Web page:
And in Carlton v. Henry, 129 Ala. 479, 29 So. 924 (1900), in applying the facts of the case to the applicable law of assault and battery, this Court declared that:

The act of Henry in thrusting the plaintiff being done in carrying out the unlawful purpose of beating the servant, was in itself unlawful and amounted to an actionable assault and battery without regard to whether it was designed to injure plaintiff. In the civil as distinguished from the criminal action an intent to injure is not essential to the liability of the person committing the assault. [Citations omitted.] ...

The distinction was again commented upon in McGee v. State, 4 Ala.App. 54, 58 So. 1008, 1009:

[W]e think that, at times, courts have fallen into error in applying, or in attempting to apply, the rules applicable only to civil actions for assaults and batteries or trespass to the person to the facts in criminal prosecutions. In a criminal prosecution for an assault and battery, except as hereinafter shown, the intent to injure is one of the essential elements of the offense; in civil actions, the intent, while pertinent and relevant, is not essential. [Citation omitted.]

Accord, Birmingham Ry., Light & Power Co. v. Coleman, 181 Ala. 478, 61 So. 890 (1913); Pizitz v. Bloomburgh, 206 Ala. 136, 89 So. 287 (1921); Honeycutt v. Louis Pizitz Dry Goods Co., 235 Ala. 507, 180 So. 91 (1938).

In Burge v. Forbes, 23 Ala.App. 67, 70, 120 So. 577 (1929), a civil action for assault based upon an arrest during which the officer pointed a pistol at the plaintiff, the court stated:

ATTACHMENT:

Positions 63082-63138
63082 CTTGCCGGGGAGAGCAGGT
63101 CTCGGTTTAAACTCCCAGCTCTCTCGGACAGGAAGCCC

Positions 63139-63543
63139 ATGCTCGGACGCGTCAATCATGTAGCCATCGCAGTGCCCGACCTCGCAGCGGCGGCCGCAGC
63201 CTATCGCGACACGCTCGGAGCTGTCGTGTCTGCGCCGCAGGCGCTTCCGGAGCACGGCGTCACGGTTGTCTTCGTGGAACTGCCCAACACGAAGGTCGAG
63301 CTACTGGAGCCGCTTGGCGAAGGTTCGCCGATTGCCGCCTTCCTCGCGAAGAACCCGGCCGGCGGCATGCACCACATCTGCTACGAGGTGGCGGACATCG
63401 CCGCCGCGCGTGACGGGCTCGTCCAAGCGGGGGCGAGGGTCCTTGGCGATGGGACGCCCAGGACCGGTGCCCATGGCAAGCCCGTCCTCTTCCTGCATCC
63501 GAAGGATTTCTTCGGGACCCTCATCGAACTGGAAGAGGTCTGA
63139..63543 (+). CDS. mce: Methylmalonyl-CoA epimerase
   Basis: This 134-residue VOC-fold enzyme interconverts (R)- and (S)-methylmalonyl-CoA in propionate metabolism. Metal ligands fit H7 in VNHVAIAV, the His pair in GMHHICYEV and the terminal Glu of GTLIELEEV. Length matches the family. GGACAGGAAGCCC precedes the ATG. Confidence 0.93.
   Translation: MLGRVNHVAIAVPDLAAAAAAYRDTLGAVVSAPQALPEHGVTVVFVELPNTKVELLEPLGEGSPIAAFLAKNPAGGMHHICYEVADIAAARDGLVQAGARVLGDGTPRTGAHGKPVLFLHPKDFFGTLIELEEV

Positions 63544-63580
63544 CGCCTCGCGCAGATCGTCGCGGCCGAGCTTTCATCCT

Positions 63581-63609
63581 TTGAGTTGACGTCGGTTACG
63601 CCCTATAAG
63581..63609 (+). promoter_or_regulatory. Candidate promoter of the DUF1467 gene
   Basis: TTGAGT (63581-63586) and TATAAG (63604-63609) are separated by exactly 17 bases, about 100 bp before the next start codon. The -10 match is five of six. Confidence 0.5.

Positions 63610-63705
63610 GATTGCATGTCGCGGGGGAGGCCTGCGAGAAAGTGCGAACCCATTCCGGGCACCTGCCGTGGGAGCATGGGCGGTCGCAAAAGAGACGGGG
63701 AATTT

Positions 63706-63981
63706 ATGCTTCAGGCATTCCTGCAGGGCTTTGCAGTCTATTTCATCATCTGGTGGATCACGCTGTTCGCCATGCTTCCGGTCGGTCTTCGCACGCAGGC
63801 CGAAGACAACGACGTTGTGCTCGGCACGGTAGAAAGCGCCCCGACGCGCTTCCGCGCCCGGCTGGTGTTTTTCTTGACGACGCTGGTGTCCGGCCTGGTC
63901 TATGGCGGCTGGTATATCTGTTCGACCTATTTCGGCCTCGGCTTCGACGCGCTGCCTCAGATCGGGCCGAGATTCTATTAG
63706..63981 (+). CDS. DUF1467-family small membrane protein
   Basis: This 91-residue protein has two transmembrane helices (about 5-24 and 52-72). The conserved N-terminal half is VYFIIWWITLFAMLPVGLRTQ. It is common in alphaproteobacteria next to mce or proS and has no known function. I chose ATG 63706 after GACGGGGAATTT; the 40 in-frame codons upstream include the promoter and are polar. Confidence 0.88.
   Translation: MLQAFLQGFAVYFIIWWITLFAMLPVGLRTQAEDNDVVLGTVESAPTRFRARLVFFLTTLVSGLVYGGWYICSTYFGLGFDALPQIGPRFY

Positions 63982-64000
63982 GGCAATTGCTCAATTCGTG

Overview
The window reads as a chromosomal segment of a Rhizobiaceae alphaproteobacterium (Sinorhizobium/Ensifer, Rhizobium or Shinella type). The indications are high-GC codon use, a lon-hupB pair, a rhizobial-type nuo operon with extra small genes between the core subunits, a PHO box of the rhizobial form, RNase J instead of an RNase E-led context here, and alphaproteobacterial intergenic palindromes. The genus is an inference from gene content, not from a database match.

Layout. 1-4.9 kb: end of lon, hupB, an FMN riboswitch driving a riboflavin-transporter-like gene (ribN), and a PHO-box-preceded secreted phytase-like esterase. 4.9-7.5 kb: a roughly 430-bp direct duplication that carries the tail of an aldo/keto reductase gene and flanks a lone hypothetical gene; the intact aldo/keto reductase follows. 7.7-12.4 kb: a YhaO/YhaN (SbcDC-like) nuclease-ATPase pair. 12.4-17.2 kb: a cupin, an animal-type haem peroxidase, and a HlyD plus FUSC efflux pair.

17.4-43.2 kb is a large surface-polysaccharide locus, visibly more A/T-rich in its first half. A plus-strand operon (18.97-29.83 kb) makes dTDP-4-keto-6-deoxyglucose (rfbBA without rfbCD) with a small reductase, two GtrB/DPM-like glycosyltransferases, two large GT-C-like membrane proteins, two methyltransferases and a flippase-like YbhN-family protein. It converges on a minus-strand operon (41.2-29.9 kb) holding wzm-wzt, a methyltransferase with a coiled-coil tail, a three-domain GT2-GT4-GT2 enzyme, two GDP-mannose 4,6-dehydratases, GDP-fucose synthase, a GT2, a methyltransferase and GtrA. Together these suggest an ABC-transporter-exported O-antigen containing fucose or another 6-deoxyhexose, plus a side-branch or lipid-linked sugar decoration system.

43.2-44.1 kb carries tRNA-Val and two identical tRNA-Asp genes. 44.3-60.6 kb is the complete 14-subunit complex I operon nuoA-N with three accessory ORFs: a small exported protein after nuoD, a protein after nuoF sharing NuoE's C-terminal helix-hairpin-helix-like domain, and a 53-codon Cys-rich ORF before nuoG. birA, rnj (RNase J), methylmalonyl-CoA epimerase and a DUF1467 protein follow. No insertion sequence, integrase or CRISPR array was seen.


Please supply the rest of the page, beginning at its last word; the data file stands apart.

The intention to do immediate harm to the person of plaintiff appears not to be essential in an action for a civil assault.

The opinion of Professor Prosser expressed in his notable treatise, Handbook of the Law of Torts, § 8 (4th ed. 1971), that the concept of a "negligent assault and battery" is outmoded, has served neither to overrule the well-established Alabama doctrine nor that of other jurisdictions. The contemporary rule in Connecticut, for example, is that an actionable assault and battery may be committed under circumstances showing a reckless disregard of consequences, or committed negligently. Russo v. Porga, 141 Conn. 706, 109 A.2d 585 (1954); Cf. Alteiri v. Colasso, 168 Conn. 329, *592 362 A.2d 798 (1975). See 6A C.J.S. Assault and Battery, § 5 at 322 (1975).

This case was submitted to the jury on the theory that an agent of the City of Birmingham had used "excessive force" upon the plaintiff, that is, a force which was excessive. That is the equivalent of asserting an assault and battery not measured or patterned for the circumstances, or an unskilled response, whether the force used was, as the trial court charged, exerted because of the plaintiff's failure to respond to an order, or because the force was exerted in meeting a counterforce of the plaintiff. In either case, the lack of a response measured by the circumstances could have been due to his "unskillfulness" as an officer confronted by either of those circumstances. As "unskillful" is used in § 11-47-190, it means "lacking in skill or proficiency." Webster's Third New International Dictionary at 1510. Cf. Thomason v. Gray, supra. An assault and battery committed under either circumstance, because "unskilled," would be a negligent assault and battery because it would fall below that response which a skilled or proficient officer would exercise in similar circumstances. Hence, the cause of action alleged and proved fell within the conduct for which the legislature has prescribed a remedy under § 11-47-190.